As I was doing some Halloween costume research earlier in the month I stumbled across Salome, a silent film from 1923 based on the play by Oscar Wilde. I remember watching it once during college and was struck by its sets and costumes, all inspired by Aubrey Beardsley's drawings for Wilde's play.
The film itself was considered sensational and obscene for its time, although by today's standards the movie is extremely tame.. the execution scene is left to the imagination as is the severed head of John the Baptist, and the famous dance of the seven veils features Nazimova in an unflattering tube dress and a piece of chiffon spinning round and round. Beardsley's drawings, rife with nudity and gore, are much more controversial.. and they were released in 1896. Nevertheless, the film doesn't necessarily suffer due to these omissions. It's just an interesting comparison between the world of film and art and what's considered acceptable or objectionable in each.
The film, at times resembling a Georges Melies short with its tinted illustrations and over-the-top costumes, runs at just over 70 minutes long. While the exaggerated acting can get a little old, it's worth watching for the Beardsley-inspired sets and costumes alone.. the headpieces worn by Salome are incredible, and her dip-dyed chiffon wrap after the dance and metallic turban worn in the final scenes are my favorite costume pieces. Plus, it's a great spooky movie for cold Halloween nights (although the creepiest silent film in my book is The Cabinet of Dr. Caligari). Watch it online here, and more photos here.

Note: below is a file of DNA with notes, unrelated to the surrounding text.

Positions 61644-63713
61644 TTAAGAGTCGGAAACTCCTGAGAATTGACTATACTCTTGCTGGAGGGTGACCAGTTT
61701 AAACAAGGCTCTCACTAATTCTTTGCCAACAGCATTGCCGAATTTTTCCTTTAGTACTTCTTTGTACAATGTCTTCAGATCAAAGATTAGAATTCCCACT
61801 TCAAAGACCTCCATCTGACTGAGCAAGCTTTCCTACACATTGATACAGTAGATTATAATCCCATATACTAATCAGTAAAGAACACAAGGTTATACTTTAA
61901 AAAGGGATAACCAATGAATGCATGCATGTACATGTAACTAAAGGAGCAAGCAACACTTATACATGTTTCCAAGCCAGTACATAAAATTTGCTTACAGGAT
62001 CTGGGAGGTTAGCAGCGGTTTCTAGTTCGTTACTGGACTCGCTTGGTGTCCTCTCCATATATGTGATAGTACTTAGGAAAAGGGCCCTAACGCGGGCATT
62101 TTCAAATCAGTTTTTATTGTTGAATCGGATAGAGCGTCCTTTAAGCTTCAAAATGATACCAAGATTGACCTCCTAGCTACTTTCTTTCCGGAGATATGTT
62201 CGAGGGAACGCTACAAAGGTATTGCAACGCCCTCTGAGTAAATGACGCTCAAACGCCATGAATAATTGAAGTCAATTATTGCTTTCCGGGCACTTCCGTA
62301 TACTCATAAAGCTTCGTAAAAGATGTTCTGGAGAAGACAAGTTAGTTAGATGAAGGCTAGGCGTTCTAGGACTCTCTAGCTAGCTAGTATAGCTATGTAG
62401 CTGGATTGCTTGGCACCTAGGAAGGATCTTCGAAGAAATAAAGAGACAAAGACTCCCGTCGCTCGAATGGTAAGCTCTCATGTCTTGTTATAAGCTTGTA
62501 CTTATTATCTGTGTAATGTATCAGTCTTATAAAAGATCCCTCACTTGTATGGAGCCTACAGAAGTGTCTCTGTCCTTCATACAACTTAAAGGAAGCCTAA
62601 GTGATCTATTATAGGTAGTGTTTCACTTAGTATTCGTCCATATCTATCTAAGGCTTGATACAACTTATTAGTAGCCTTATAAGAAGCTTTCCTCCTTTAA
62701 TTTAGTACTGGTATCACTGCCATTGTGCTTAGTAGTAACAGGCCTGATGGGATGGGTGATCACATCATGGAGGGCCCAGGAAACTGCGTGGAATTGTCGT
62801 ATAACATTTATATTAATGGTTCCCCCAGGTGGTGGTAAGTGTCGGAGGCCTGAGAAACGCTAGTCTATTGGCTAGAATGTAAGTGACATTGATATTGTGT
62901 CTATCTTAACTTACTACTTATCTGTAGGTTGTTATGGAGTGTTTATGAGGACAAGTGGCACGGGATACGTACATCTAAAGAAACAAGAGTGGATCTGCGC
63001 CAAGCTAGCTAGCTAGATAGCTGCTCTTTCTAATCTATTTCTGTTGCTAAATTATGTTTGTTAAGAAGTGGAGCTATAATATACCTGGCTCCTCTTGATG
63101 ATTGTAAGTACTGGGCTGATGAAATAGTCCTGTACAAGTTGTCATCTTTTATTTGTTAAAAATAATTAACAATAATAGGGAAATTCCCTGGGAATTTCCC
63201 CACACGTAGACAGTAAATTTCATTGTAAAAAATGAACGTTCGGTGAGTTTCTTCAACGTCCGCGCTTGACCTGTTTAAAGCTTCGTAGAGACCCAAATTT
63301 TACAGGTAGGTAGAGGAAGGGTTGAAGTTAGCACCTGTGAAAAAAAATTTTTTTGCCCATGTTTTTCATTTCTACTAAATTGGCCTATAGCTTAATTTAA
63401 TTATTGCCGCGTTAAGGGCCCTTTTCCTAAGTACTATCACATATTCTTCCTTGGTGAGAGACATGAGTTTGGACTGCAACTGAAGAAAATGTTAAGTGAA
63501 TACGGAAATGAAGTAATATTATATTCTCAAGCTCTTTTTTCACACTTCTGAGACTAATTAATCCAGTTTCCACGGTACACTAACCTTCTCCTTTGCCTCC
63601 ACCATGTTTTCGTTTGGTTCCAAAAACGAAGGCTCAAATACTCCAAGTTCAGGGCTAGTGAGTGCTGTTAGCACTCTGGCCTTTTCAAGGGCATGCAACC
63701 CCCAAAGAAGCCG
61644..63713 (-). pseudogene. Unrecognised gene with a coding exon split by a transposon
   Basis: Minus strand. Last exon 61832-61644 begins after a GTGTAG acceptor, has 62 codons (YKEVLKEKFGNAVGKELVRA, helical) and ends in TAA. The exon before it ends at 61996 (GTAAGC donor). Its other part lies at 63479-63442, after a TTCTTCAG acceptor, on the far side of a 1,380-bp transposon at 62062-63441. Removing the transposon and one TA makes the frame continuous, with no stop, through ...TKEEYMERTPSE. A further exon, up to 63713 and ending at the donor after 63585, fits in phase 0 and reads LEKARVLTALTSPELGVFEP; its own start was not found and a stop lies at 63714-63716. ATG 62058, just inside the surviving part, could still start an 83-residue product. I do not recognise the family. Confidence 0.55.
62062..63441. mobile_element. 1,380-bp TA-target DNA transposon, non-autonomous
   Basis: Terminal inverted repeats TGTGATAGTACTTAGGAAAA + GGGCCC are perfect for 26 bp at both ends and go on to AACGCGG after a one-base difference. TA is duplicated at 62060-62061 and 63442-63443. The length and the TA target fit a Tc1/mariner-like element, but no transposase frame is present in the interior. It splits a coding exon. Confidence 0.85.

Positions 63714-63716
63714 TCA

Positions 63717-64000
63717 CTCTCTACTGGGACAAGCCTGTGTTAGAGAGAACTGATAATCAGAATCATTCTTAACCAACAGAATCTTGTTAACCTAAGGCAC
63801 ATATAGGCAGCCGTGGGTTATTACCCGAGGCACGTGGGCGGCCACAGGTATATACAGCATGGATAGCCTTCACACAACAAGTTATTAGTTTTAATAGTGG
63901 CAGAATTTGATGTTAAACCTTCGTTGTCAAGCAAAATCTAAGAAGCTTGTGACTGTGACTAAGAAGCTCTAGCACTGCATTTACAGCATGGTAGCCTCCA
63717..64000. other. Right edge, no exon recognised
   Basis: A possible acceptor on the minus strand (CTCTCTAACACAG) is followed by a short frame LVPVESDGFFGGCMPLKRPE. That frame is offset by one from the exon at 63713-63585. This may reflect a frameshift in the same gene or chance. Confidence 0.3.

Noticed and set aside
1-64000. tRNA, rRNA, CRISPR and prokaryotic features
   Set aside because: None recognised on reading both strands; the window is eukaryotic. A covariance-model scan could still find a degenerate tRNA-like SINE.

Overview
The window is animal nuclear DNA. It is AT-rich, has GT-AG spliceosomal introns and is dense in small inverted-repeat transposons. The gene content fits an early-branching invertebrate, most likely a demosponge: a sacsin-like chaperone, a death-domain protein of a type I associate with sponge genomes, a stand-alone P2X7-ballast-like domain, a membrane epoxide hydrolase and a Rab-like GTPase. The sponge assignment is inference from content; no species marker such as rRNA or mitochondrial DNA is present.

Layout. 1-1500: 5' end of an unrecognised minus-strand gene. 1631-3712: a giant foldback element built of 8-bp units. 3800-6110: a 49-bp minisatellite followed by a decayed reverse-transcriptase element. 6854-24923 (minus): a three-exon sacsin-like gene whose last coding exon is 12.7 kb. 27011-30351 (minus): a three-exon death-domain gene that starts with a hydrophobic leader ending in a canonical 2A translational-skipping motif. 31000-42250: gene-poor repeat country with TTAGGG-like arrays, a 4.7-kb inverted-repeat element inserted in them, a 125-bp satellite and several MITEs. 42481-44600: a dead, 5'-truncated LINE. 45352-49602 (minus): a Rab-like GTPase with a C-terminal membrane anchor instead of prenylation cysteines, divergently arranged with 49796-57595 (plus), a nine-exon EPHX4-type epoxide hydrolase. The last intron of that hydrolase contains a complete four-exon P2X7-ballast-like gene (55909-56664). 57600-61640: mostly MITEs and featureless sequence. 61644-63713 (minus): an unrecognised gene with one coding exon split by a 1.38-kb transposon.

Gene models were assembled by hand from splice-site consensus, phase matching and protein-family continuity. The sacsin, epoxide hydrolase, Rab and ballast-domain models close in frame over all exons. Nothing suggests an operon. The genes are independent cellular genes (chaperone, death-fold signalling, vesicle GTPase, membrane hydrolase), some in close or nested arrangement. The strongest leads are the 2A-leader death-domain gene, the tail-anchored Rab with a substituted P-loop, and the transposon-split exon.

And tonight! Costumes are ready and we are going out. Neil and I have plans to hit up a local East Nashville bar for drinks with friends then on to the Belcourt Theatre's Rocky Horror Picture Show.. the 70th time we've seen the movie but the first time we've seen it with a live cast, so we're pretty excited. It's a tradition of ours to watch Rocky Horror on Halloween and this year won't be an exception. Happy Halloween!